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Townsfolk Reside in States of Confusion

The simple country life is actually quite complicated in New Pine Creek, split in two along California's border with Oregon.

June 26, 2005|John M. Glionna | Times Staff Writer

NEW PINE CREEK, Ore. (Or is it California?) -- This is a town strangely divided, a tiny slice of eccentricity along a lonely highway at the long-ignored edge of two neighboring states.

Thanks to a surveyor's blunder more than a century ago, the California-Oregon border runs right through the middle of this unincorporated backcountry burg, home to 250 residents equally distributed on both sides of the state line.

As a result, peculiar things happen in New Pine Creek.

California-side residents carry driver's licenses with Oregon addresses because the town's post office boxes are on the Oregon side. Come tax time, Californians say, try explaining that little logistical oddity to the humorless bureaucrats down in Sacramento.

Calls to nearby Oregon are considered local, but there's a toll to phone Alturas, the nearest town in California, 42 miles distant.

And Californians can forget about overnight home delivery: When they say they live in New Pine Creek, Calif., stubborn computers reject their request. Because to the outside world, there is no New Pine Creek in California.

For their part, Oregonians until recently had to sneak their kids across the state line to the town's only school, which sits a few steps from the border on the California side.

If you shop at the town's only general store, on the Oregon side, you don't pay sales tax, and vehicle registrations in the Beaver State are much cheaper. But over in the Golden State, you pay much less in property taxes.

With toes in two states, New Pine Creek finds itself scrutinized by two abutting and often contradictory government bureaucracies.

The town isn't the only California community of two minds. To the southeast, South Lake Tahoe also shares a border with out-of-state cousin Stateline, Nev.

Still, in New Pine Creek, things are just different.

And here's the oddest part: Nobody in town can quite agree where the state border lies. That demarcation is currently drawn along State Line Road, but some insist the official boundary is actually a half-mile north.

If that's true, most of the town actually lies in California. But don't tell that to proud Oregonians.

"It's a tale of two cities, only we're just one little town," said Tom Carpenter, whose Broken Era Ranch covers 248 acres on the California side. "This is definitely a strange place to live."

A preacher recently arrived at a home on the south side of State Line Road to perform a wedding but then realized his license was valid only in Oregon. So the minister moved the function to the middle of the road and brought the wedding off as planned.

The town is now home to farmers, ranchers and retirees, but during California's last gold rush, in 1912, New Pine Creek boasted 5,000 residents, with seven bars to serve thirsty prospectors. All were on the California side, since Oregon was still a dry state back then.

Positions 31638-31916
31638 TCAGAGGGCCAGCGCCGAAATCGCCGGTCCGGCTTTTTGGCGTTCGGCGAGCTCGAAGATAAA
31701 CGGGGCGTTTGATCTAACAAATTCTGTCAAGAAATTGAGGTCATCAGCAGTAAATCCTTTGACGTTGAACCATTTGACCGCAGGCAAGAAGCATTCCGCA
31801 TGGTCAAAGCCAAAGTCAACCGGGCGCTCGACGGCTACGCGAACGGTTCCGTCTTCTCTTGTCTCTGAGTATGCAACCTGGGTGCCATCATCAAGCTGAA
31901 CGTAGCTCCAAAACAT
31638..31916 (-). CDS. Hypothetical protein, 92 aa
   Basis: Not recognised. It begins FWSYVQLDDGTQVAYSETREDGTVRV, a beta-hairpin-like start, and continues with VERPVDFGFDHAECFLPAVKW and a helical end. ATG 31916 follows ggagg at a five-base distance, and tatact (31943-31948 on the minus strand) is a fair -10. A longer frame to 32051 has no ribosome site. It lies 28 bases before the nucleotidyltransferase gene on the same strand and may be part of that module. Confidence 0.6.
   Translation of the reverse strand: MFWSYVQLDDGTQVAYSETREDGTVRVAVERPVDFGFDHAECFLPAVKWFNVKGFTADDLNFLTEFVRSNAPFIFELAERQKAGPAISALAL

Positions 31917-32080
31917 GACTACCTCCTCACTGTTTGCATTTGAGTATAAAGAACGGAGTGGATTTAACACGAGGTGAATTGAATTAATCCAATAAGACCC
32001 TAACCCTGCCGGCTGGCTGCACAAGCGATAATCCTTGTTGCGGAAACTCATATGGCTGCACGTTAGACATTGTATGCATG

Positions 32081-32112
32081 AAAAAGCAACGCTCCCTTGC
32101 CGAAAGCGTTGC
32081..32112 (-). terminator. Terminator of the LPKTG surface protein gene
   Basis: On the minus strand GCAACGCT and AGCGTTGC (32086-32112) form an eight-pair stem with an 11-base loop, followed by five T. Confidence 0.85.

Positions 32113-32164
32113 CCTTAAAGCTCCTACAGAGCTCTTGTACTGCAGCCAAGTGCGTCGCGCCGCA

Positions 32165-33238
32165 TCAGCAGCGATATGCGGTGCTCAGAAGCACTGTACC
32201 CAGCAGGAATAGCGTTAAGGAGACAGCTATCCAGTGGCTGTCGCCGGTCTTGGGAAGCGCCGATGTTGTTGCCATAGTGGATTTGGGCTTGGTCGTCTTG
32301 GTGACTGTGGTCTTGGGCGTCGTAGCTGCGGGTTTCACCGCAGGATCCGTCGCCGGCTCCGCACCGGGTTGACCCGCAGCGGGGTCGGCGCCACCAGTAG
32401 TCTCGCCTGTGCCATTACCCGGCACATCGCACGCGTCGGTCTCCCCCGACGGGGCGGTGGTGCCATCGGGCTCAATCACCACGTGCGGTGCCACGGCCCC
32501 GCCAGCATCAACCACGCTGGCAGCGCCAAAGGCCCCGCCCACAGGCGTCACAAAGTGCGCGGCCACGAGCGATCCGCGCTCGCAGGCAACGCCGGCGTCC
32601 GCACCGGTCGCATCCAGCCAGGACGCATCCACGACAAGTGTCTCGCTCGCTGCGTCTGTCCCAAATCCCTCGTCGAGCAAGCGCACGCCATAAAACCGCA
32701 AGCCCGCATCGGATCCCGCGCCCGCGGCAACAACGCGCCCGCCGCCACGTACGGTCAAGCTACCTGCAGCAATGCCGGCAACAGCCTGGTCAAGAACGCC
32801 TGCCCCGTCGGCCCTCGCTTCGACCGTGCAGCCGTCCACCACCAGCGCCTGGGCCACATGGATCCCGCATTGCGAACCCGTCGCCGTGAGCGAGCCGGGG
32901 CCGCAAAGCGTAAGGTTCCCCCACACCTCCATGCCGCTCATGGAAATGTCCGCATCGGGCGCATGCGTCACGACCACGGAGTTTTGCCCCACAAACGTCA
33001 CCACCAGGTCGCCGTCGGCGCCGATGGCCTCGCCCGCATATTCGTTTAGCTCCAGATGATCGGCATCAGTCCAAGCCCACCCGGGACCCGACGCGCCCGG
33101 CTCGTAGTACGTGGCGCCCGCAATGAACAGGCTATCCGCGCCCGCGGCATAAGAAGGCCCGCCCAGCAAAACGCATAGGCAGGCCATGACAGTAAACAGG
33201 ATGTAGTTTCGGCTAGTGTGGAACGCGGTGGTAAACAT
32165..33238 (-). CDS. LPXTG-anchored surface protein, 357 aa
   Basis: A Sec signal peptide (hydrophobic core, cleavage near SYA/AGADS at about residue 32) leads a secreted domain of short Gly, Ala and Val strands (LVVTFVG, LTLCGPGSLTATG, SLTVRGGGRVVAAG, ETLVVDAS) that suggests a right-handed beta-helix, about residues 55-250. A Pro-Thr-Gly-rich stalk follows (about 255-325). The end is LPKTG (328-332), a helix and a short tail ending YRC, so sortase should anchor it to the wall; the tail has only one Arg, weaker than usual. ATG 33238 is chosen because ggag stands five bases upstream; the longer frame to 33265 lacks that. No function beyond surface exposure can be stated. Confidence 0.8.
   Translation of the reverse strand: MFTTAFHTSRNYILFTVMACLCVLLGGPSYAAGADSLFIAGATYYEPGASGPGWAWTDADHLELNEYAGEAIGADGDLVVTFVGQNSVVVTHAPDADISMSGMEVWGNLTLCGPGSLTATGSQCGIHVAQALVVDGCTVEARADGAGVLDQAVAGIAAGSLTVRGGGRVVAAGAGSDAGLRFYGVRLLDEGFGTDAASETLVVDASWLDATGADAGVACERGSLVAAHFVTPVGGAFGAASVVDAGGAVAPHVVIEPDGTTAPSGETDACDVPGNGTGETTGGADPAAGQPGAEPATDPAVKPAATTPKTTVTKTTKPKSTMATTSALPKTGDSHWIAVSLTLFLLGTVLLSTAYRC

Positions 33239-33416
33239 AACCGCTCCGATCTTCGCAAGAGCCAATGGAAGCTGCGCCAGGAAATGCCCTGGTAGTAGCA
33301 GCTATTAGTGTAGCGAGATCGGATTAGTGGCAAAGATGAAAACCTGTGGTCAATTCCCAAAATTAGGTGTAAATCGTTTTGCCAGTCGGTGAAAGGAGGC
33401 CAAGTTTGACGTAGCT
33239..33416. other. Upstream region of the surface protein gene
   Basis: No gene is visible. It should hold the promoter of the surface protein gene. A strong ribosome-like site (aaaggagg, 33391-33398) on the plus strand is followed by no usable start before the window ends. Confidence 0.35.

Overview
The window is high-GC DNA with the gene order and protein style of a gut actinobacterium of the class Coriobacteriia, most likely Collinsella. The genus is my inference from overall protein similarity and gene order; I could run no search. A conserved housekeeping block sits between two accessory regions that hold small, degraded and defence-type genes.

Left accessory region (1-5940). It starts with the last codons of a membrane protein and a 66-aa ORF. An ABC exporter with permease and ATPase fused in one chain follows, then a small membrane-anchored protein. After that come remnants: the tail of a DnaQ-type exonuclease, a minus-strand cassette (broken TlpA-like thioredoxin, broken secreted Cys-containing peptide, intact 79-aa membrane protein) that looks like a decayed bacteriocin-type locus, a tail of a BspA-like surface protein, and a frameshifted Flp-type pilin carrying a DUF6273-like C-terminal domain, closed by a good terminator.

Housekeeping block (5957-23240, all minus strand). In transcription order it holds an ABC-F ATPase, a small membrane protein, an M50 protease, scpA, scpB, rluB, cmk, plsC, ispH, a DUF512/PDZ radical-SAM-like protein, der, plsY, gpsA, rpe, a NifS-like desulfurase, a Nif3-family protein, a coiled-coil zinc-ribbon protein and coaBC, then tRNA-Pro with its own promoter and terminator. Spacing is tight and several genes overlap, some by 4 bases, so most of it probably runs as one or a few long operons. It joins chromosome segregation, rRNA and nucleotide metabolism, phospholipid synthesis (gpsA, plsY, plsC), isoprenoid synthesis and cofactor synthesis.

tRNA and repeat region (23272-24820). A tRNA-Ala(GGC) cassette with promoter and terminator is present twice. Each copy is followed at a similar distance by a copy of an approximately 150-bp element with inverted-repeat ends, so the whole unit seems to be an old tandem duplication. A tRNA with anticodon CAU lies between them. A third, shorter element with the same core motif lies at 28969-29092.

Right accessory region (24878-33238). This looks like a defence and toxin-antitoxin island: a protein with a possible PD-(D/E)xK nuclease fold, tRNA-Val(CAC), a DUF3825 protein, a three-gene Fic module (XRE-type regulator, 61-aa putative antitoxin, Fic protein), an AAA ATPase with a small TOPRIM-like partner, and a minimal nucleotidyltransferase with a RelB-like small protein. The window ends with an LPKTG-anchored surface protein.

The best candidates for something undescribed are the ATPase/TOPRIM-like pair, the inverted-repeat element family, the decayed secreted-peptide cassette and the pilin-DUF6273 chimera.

The border issue dates back to a survey performed by Daniel Major, who in 1868 traversed the Goose Valley.

Major tried to establish the state line along the 42nd parallel.

But that's not the way it worked out.

Some say Major was a heavy drinker -- champagne bottles were later unearthed at many of his campsites, according to historical accounts. Others cite his rudimentary surveying equipment.

Traversing more than 300 miles of untamed country to trace a line from the 120th meridian to the Pacific Ocean, Major took astronomical readings with a sextant on only three occasions, historians say.

The result: His border estimate veered back and forth across the true line by up to half a mile, looking more like the bite marks made by a set of crooked teeth.

For years, Major's goof remained a secret. Then in 1976, a California state boundary official noticed Major's surveying errors. Sacramento sent a delegation to Salem, the Oregon capital, suggesting that officials there had somehow made off with a valuable hunk of their state.

The story made national news when the California attorney general's office recommended taking the issue to the U.S. Supreme Court.

"You know what that fight was all about, don't you?" asked resident Herb Watts as he stopped by the general store one morning to buy nails. "It was all about oil. Greed and oil."

At stake were potential revenues if oil or gas were discovered in coastal waters whose purview was now in question. Officials finally decided to leave the line right where it was.

A generation later, questions over the border are again being raised -- this time by an Oregon state trooper.

Sgt. Steve Yates worries investigations could be compromised if Oregon officers pursue suspects into territory that's technically California. "We're not from California so we have no enforcement powers in that state," he said. "I'd like to know where the line is really drawn."

The Oregon Department of Transportation plans to consult California officials for their input on the matter.

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